Since the 90 s, when some authors recommended CAT applications for health [10], a variety of CATs have been developed in the Health field, as those for migraine [11, 12], rheumatoid arthritis [13], osteoarthritis [14], back pain [15], physical therapy [16, 17], anxiety [18], cancer [19] and paediatrics [20]. All these CATs focus on one specific condition or HRQoL domain, but they cannot measure generic HRQoL in healthy or ill subjects from the general population. As it is well known, HRQoL is essentially a multidimensional concept. This fact could make it difficult to accomplish the unidimensionality required for the application of IRT [21]. Despite this fact, we think it is possible to develop a calibrated item pool to measure the underlying construct of generic HRQoL. Pursuing this aim, in a previous study [22], an expert panel proposed a pool of 140 five-level Likert items, chosen among several HRQoL questionnaires validated in Spain. That pool was first administered to a pilot sample and later to a general sample of patients belonging to 7 Primary Health centres. Two administration options were offered to the later sample: 1) on paper 2) on a touch panel. Item Response Theory psychometric properties (discrimination, reliability and validity) were evaluated by means of a Factorial Analysis and other methods. The Information Function was analyzed and an application method was tested by means of simulation: a minimum of 5 items and a maximum of 15 were shown; the first item was randomly selected among 13 which deal with generic health aspects and covered a broad HRQoL range. These 13 initial items were selected among the most informative items by an expert panel. The result was a calibrated pool of 96 items [22]. This pool of items showed a factorial structure in one dimension (with 45% of the variance explained and a lowest loading of 0,224) and evidenced high reliability (Cronbach's alfa = 0.99).

This manuscript presents the validation of CAT-Health: a CAT based on the described calibrated item pool, using the mentioned application method and implemented with a touch screen interface. This validation study, gathering information from a sample of subjects from the Spanish general population, pursues the goal of obtaining a feasible and accurate instrument to measure generic HRQoL in the clinical setting.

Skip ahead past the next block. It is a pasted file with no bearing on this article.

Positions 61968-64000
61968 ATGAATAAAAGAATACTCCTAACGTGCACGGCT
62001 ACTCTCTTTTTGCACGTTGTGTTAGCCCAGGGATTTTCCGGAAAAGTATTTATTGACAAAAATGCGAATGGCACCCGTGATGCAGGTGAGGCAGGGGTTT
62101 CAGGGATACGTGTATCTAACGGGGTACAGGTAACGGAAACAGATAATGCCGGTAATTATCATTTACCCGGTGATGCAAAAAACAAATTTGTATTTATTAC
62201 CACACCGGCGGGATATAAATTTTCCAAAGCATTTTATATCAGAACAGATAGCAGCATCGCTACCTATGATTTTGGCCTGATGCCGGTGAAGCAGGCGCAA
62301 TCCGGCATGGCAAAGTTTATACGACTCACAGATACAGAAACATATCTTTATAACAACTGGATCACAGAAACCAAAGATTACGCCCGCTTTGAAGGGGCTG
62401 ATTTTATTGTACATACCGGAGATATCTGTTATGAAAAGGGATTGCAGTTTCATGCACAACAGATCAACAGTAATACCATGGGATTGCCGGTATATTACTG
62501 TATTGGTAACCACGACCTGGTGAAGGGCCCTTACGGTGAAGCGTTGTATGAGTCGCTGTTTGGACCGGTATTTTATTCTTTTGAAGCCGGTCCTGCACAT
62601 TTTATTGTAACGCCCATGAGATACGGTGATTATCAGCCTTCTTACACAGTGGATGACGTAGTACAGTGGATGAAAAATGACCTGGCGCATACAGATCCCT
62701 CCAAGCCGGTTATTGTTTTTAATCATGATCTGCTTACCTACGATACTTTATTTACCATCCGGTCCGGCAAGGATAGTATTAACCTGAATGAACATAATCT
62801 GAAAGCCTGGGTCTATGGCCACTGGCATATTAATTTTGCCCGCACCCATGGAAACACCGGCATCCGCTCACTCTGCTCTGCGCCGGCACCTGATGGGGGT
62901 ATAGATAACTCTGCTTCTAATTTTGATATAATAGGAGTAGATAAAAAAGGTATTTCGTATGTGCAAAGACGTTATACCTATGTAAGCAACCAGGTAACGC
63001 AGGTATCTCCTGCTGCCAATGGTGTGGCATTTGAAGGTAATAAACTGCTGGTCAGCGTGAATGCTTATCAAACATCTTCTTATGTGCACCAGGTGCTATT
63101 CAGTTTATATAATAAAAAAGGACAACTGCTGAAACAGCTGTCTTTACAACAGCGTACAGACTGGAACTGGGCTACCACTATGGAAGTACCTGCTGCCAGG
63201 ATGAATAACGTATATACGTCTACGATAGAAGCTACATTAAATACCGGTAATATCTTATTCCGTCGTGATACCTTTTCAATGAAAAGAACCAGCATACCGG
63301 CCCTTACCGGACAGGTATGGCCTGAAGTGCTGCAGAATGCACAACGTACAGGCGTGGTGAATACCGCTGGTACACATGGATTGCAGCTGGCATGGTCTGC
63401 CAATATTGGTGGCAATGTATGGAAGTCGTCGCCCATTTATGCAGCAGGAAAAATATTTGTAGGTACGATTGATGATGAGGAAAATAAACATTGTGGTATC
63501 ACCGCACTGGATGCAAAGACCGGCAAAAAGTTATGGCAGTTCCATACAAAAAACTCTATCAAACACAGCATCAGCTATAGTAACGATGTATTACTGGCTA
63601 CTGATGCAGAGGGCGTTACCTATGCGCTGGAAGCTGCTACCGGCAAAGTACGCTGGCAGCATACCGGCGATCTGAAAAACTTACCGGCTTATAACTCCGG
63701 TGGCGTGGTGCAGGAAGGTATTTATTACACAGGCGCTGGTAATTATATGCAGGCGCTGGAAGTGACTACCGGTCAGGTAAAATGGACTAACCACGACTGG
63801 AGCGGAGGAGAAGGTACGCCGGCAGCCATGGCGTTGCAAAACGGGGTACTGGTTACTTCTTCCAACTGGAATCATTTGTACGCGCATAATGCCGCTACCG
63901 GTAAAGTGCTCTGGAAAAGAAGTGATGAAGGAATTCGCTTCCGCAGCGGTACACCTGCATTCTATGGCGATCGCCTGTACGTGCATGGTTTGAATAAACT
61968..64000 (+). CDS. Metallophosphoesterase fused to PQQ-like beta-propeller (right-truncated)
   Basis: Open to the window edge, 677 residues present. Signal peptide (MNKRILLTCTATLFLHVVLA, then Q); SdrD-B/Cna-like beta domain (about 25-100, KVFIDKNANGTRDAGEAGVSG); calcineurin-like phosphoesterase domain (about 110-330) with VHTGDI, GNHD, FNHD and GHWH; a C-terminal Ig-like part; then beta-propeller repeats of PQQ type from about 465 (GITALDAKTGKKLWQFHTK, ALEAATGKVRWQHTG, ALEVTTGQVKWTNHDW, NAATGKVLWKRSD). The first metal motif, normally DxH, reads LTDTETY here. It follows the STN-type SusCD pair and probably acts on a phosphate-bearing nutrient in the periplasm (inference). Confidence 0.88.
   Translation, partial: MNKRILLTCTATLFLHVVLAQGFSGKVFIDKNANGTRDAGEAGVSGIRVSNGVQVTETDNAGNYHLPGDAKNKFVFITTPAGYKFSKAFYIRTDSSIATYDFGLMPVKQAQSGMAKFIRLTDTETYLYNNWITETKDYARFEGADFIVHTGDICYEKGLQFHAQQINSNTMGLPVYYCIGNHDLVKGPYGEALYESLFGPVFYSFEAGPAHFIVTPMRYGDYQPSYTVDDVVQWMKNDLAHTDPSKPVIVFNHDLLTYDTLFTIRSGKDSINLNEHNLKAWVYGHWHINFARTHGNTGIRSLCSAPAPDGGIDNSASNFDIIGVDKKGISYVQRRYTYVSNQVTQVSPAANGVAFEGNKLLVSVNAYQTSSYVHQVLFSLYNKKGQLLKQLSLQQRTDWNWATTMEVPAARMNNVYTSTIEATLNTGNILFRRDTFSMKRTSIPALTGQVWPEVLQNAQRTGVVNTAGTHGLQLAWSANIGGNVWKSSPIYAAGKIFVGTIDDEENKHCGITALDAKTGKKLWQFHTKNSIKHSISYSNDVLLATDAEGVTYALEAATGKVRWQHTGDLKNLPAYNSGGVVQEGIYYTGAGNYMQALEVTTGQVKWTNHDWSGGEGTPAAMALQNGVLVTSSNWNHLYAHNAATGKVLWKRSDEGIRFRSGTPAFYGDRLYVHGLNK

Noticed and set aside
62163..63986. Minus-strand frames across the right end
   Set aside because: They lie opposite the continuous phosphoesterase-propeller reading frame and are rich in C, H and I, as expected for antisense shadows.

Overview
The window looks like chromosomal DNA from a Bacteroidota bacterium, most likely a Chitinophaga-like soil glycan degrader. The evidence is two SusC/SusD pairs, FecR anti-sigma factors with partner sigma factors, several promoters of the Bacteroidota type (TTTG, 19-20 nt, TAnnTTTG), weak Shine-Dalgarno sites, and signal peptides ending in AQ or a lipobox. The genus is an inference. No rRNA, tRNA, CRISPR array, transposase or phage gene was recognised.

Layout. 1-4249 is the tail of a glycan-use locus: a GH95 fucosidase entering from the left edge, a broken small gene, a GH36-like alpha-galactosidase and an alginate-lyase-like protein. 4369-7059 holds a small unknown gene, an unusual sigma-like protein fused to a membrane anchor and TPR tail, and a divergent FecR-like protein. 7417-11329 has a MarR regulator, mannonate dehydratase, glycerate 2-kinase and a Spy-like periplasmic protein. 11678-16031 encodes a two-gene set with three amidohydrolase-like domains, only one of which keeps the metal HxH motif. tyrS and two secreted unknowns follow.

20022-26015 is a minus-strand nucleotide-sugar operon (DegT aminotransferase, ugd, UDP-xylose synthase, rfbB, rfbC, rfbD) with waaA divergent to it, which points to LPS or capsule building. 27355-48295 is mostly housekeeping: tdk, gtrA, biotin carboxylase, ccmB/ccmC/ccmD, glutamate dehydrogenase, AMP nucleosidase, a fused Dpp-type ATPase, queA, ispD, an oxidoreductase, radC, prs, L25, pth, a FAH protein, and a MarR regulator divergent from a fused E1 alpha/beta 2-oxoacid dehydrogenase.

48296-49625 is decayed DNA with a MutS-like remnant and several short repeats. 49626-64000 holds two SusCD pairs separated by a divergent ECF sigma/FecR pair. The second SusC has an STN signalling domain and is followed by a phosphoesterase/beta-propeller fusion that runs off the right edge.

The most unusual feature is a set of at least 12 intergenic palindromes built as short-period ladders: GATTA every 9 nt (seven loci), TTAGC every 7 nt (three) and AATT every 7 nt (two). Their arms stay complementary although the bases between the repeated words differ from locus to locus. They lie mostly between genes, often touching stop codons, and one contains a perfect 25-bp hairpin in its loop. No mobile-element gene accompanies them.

Methods

A cross-sectional study of subjects aged over 18 attending one of the four participant Primary Care Centres (PCC) for any reason was carried out, in order to assess the validity of CAT-Health. The study hence included subjects with chronic conditions or acute pathologies but also healthy subjects, for instance, patients' healthy relatives at the PCC. Before their inclusion, all patients were informed and provided written informed consent, in accordance with the ethical principles of the Declaration of Helsinki and the Good Clinical Practice guidelines.

Data were collected during three consecutive days in each PCC, between February and March 2007, by using two methods: a tablet PC (electronic pencil required) and a touch screen panel (neither mouse nor pencil necessary). Subjects completed a very short initial questionnaire about their age, sex and whether they had suffered any of the chronic conditions presented in a checklist including: anxiety, depression, acute disease, arterial hypertension, cardiac disease, diabetes, joint pain, migraine, pulmonary disease and "other diseases". The patients filled this chronic conditions checklist on their own. In addition, the SF-12 Health Survey was administered using the same devices [2325]. CAT-Health and SF-12 completion times were automatically recorded.

The CAT-Health system

The CAT-Health system evaluates the generic HRQoL of healthy or ill subjects from the general population by showing a variable number of items (between 5 and 15), extracted from a unidimensional calibrated pool of 96 items which had been previously developed [22]. All the items in the pool have 5 response categories. The first item is randomly selected among 13 initial items which cover a broad range of the measured construct (HRQoL) and which focus on generic health aspects. These 13 initial items were selected among the most informative items by an expert panel Based on the response to this first question, the system selects the most informative item to be presented as the following question, iteratively. The system stops when either: 1) the maximum number of items (n = 15) has been presented to the subject; or 2) the minimum number of items has been achieved, the estimation error is below the unity and the percentage of reduction of the error, with respect to the previous estimation, is below 5%. This application method was theoretically tested by means of a simulation study [22] and it provided an accurate score for moderately low or high HRQoL levels (near to general population mean score). The score calculated by CAT-Health system has a theoretical range between -3.85 and +3.87, but it was normalized to a 50 ± 10 distribution, in order to facilitate its interpretation: (CAT score - mean)/SD * 10 + 50. The higher the score, the better the HRQoL.

Evaluation of the CAT-Health system